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23.08.2022 08:00

The master of the web

Amazon Web Services is starting operations in Finland, which fuels speculation about whether Amazon’s e-commerce branch is on its way as well.

The technology company Amazon has announced its plans to launch an Amazon Web Services cloud services centre in Helsinki in the coming two years.

It will become one of Amazon’s Local Zones, which provides services for computation, databases and data storage near population and business centres. Thirty-one of these centres are built around the world, including in Copenhagen and Oslo.

Amazon’s online retailing is not coming to Finland yet, but there has been speculation about it many times already. In Sweden the AWS-centre was built in 2018 – a few years before the retail operation was launched there.

Outsourced warehouse in Eskilstuna

Amazon opened its online retail operation in Sweden in autumn 2020. Thomas Holm, a collective bargaining specialist at the Swedish Commercial Employees’ Union Handels says the union was ready to negotiate a collective agreement with Amazon as the company set up business in the country.

But before launching its operations, Amazon decided to outsource its entire warehouse in Eskilstuna to the transport and logistics firm Kuehne + Nagel, which negotiates its collective agreement with the transport workers’ union in Sweden. The union official David Eriksson says cooperation with Kuehne + Nagel has been smooth. The company runs the warehouse, with Amazon as its customer, and it follows the rules of the Swedish labour market.

White collar workers are directly on Amazons payroll in Sweden. Unionen – Swedens largest private sector and white-collar union – has members employed by Amazon. But Unionen does not provide further information on their numbers.

“My understanding is that their unionisation rate is low”, says Holm.

PAM’s Advisor for International Affairs Mari Taivainen says Amazons workers have had problems especially in countries in the global south, where the trade union movement is not particularly strong, but in Germany for example, the company has faced the effects of unionising.

” I think one reason Amazon hasn’t come to Finland sooner, could be the strong Nordic culture of broad agreements, of strong institutions, and the traditions of tripartite cooperation and social dialogue. The company would have to take a rather different approach here, than in countries with weak unions”, says Taivainen.

Problems in Europe as well

At the beginning of the year Amazon had 1.6 million workers, of which 1.5 million in the US. The company’s poor treatment of workers has made headlines all around the world, including in Europe.

According to Amnesty International’s 2020 study, Amazon has made it more difficult for workers to unionise and engage in collective bargaining. The company has also encumbered union activities in, for example, Great Britain and Poland.

The drawbacks of Amazon’s operations got workers, non-governmental organisations, and unions to launch a global Make Amazon Pay protest. Their demand is for Amazon to be made accountable for issues related to society, workers, taxation, and the environment.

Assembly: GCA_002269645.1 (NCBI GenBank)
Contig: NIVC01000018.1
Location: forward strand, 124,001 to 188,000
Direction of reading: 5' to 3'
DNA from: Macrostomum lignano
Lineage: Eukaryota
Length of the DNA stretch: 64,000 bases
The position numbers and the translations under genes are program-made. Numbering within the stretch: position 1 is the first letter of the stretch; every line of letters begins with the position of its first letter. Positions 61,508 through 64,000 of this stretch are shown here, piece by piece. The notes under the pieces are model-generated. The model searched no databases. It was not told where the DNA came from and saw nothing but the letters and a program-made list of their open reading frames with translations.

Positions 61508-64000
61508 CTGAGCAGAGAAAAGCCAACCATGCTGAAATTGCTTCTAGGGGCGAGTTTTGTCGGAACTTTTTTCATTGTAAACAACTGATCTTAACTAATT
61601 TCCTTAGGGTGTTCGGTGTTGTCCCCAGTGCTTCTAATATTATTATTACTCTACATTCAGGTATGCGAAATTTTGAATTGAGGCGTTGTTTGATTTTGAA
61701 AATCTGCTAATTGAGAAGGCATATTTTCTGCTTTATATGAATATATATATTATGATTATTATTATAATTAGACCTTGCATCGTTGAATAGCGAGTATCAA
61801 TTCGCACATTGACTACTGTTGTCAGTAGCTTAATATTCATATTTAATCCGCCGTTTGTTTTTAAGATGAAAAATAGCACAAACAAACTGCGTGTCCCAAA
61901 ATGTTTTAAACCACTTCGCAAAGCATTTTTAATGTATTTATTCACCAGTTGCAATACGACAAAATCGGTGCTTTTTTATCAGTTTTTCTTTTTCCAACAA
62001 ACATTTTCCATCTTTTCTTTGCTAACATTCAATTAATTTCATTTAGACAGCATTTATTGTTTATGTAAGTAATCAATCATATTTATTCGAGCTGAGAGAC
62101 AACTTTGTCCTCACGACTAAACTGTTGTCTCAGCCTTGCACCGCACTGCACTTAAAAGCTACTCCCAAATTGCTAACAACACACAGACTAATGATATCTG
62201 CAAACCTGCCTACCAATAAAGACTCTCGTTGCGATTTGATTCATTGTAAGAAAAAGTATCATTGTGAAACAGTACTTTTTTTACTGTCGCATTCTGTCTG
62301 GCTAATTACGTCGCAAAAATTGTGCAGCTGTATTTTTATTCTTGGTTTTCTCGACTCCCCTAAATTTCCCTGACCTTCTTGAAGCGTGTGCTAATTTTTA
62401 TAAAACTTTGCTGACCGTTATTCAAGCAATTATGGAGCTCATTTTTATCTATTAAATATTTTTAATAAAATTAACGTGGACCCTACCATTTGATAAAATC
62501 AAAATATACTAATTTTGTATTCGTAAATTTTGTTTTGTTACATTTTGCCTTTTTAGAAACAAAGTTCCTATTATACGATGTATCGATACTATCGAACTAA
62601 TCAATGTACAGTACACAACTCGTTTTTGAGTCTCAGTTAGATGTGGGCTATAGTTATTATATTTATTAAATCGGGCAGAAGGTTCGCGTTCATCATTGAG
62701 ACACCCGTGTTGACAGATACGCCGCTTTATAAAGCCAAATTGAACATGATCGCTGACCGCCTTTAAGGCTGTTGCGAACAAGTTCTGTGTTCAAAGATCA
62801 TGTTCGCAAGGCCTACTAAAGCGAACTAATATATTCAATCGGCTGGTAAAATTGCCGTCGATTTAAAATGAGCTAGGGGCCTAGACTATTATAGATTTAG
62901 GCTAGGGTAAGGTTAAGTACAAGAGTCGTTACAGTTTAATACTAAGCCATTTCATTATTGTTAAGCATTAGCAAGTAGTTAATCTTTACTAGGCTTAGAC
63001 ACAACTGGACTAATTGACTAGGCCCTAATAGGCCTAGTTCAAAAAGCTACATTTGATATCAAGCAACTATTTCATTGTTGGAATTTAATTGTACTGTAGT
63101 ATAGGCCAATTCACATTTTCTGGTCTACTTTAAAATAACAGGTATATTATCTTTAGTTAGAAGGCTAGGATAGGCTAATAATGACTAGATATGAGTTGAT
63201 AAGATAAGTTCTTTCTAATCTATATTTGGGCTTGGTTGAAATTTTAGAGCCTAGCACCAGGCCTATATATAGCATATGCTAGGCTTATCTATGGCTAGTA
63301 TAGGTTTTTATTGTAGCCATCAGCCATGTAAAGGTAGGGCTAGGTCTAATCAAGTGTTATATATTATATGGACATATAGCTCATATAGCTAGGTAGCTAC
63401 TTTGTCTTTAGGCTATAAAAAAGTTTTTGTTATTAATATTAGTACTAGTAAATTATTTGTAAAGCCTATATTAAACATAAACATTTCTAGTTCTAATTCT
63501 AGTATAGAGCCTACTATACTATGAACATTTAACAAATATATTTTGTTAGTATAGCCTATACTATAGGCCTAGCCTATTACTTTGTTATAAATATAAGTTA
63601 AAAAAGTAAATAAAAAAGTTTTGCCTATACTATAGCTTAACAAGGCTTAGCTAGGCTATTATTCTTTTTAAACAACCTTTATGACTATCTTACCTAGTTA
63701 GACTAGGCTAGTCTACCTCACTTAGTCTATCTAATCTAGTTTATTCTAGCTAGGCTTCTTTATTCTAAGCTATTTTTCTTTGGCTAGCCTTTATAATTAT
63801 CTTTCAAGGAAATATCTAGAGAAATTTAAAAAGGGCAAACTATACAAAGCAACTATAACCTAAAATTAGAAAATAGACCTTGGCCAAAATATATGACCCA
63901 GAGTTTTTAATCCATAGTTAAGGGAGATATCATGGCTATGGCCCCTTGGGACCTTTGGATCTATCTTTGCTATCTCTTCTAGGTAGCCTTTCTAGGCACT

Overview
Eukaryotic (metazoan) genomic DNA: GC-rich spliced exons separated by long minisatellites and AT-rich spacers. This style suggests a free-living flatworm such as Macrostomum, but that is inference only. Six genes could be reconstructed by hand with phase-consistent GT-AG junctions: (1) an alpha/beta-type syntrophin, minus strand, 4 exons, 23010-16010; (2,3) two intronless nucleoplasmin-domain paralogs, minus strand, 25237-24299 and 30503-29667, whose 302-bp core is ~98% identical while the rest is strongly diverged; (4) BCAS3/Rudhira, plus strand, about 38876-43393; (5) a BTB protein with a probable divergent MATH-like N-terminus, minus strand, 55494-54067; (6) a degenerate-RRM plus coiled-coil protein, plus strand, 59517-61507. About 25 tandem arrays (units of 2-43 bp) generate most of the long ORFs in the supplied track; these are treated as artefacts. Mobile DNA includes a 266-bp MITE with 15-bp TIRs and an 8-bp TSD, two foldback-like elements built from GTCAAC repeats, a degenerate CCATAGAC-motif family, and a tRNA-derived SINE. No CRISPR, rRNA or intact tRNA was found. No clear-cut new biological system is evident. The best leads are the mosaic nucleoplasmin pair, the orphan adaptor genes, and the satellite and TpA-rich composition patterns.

Finland and Amazon

The opening of Amazon Web Service in Helsinki brings work to Finland, and the possible launch of e-commerce would further increase the staff considerably.

PAM’s collective bargaining Specialist Sirpa Leppäkangas thinks Amazon’s arrival could increase platform work the way it did in food delivery. On the other hand, the Norwegian online food store Oda has shown that the opposite is possible.

“There efficiency has come from automation, and drivers have normal employment contracts.”

Leppäkangas contemplates, that it can be hard to know beforehand what arrival the online retailer would mean for workers. Amazon would still have to take into consideration the labour market system and the cultural and political landscape. She draws parallels to when Lidl came to Finland.

” People wondered whether the union is welcome to the workplace, but now there is nothing special about that, and Lidl is the same kind of partner for us as any other company.”

Finnish labour markets are not virgin territory for Amazon, because in addition to workers being organised, so are the employers. Leppäkangas believes the Finnish Commerce also hopes Amazon would organise in the employer’s federation.

Senior researcher Lasse Mitronen of Aalto University sees positive sides to Amazon coming to Finland, but also sees clashes between Finnish and Amazon work cultures, if the company ends up commissioning atypical work that does not ensure a living.

“It could bring something we are not used to here, or that there isn’t regulation for, as Wolt and Uber have done. It’s a part of the changing work life and a big question for society at large.  If social security fees are left to the worker guised as entrepreneur, then does it undermine the social welfare model?”

Collective agreements bind tech giants as well

Even though the full-scale launch of Amazon’s web store in Finland would in many ways disrupt online retailing, the change would be moderate from a worker’s point of view. Most of the sectors would be covered by collective agreements thanks to their general applicability, reminds Leppäkangas.

” Amazon for example could not have a vote on whether there should be a shop steward or not at the workplace. It’s settled in the collective agreement. The other issue is then, what would happen if the regulatory framework would change.”

Leppäkangas is also concerned about Amazon crowding out companies that are good to workers, follow best practices of good leadership and promote workers well-being.

This is a shorter version of the original article in Finnish.